'Lumka' is a Frisian girl's name.

So, according to you, 'Lumka-makia' means 'to make Lumka'??

Nah.

I think the writers of the OLB fooled us again, and have us set out on another wild gopose chase.

This is not what I said. The name reminds me on Mei-lakkja (Medea, Medemblik.


#6545    Abramelin

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Posted 09 October 2011 - 08:12 PM

View PostKnul, on 09 October 2011 - 08:00 PM, said:

This is not what I said. The name reminds me on Mei-lakkja (Medea, Medemblik.

This is what you said: "It's not elegant nor subtle to shoot a girls' heart with an harpoon."

And this is what you said just before that:

"Is it reasonable to leave the notification of Lumkamakja in Ast-Flyland ? I don't think so. Makja means make, in the OLB it refers to professions like shipmakja, silmakja. I haven't yet met makja in names of places. This makja should be something like -macia."


.

Edited by Abramelin, 09 October 2011 - 08:13 PM.


#6546    Knul

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Posted 10 October 2011 - 07:34 AM

On this website you find fine maps of the Eems/Dollard area: http://ottoknot.home...ard/index.html. I didn't find something close to Lumkamakja, but found the name Ee for rivers that joined to the Eems. Sure, the name Ee is a common name for water, river. The Lemster option is similarly interesting for Lum-/Lem-  and because it is close to Grouw, where the Halbertsma's lived.  See: http://www.tresoar.n...lingerland.html for the different names of the Ee in Smallingerland.


#6547    The Puzzler

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Posted 10 October 2011 - 02:03 PM

Minna—this was the name of the mother—summoned all the sailors and the young men from Oostflyland and Denmark. From this expedition the history of Wodin sprang, which is inscribed on the citadels, and is here copied. At Aldergamude there lived an old sea-king whose name was Sterik, and whose deeds were famous. This old fellow had three nephews. Wodin, the eldest, lived at Lumkamakia, near the Eemude, in Oostflyland, with his parents. He had once commanded troops. Teunis and Inka were naval warriors, and were just then staying with their father at Aldergamude. When the young warriors had assembled together, they chose Wodin to be their leader or king, and the naval force chose Teunis for their sea-king and Inka for their admiral. The navy then sailed to Denmark, where they took on board Wodin and his valiant host.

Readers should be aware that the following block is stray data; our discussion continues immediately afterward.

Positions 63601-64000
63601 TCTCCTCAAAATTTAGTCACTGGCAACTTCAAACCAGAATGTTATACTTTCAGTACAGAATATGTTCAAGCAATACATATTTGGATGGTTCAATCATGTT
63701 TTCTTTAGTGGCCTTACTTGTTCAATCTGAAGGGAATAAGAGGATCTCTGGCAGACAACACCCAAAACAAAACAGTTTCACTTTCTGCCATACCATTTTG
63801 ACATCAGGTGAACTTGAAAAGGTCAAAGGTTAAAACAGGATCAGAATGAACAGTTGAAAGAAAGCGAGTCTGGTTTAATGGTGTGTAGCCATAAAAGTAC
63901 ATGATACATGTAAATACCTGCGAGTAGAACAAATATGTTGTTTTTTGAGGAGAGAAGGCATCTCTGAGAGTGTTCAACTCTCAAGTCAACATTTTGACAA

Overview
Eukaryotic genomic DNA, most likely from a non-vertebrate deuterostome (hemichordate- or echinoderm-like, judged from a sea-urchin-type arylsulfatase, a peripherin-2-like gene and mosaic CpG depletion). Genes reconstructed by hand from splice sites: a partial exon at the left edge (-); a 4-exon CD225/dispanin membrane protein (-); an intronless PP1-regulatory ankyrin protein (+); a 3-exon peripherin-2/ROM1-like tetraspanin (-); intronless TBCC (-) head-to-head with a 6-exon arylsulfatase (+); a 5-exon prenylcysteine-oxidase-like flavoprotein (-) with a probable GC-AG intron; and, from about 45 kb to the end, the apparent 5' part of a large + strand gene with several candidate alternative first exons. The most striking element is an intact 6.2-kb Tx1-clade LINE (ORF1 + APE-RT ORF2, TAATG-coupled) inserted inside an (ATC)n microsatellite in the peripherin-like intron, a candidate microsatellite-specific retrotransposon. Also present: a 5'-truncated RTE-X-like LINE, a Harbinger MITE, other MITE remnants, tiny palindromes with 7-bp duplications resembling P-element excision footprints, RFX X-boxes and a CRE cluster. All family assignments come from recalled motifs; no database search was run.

Seems like this Embden/Emden and the Ems River is the place I've read on other OLB sites sounds most logical.


In East Frisia, Oostflyland might have been the border of Denmark at the time, or Wodin may have lived at Lumkamakja but been in Denmark when they picked him up.

Edited by The Puzzler, 10 October 2011 - 02:04 PM.

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#6548    Abramelin

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Posted 10 October 2011 - 02:46 PM

View PostThe Puzzler, on 10 October 2011 - 02:03 PM, said:

Minna—this was the name of the mother—summoned all the sailors and the young men from Oostflyland and Denmark. From this expedition the history of Wodin sprang, which is inscribed on the citadels, and is here copied. At Aldergamude there lived an old sea-king whose name was Sterik, and whose deeds were famous. This old fellow had three nephews. Wodin, the eldest, lived at Lumkamakia, near the Eemude, in Oostflyland, with his parents. He had once commanded troops. Teunis and Inka were naval warriors, and were just then staying with their father at Aldergamude. When the young warriors had assembled together, they chose Wodin to be their leader or king, and the naval force chose Teunis for their sea-king and Inka for their admiral. The navy then sailed to Denmark, where they took on board Wodin and his valiant host.

Seems like this Embden/Emden and the Ems River is the place I've read on other OLB sites sounds most logical.


In East Frisia, Oostflyland might have been the border of Denmark at the time, or Wodin may have lived at Lumkamakja but been in Denmark when they picked him up.


Everybody assumes that Oostflyland is east Friesland or OstFriesland (the German part), but we should not forget that centuries ago the Dutch island of Vlieland was connected with the present province of Friesland.

Presentday Vlieland is nothing but a small island, and also nothing but the remnant of a once much larger area, before the Wadden Sea came into existence. That ancient area included Vlieland, a large part of what's now the Wadden Sea and Friesland; the Vlie river flowed through it. This area itself (depending on how the Vlie flowed through it) may have been this Oost-Vlieland.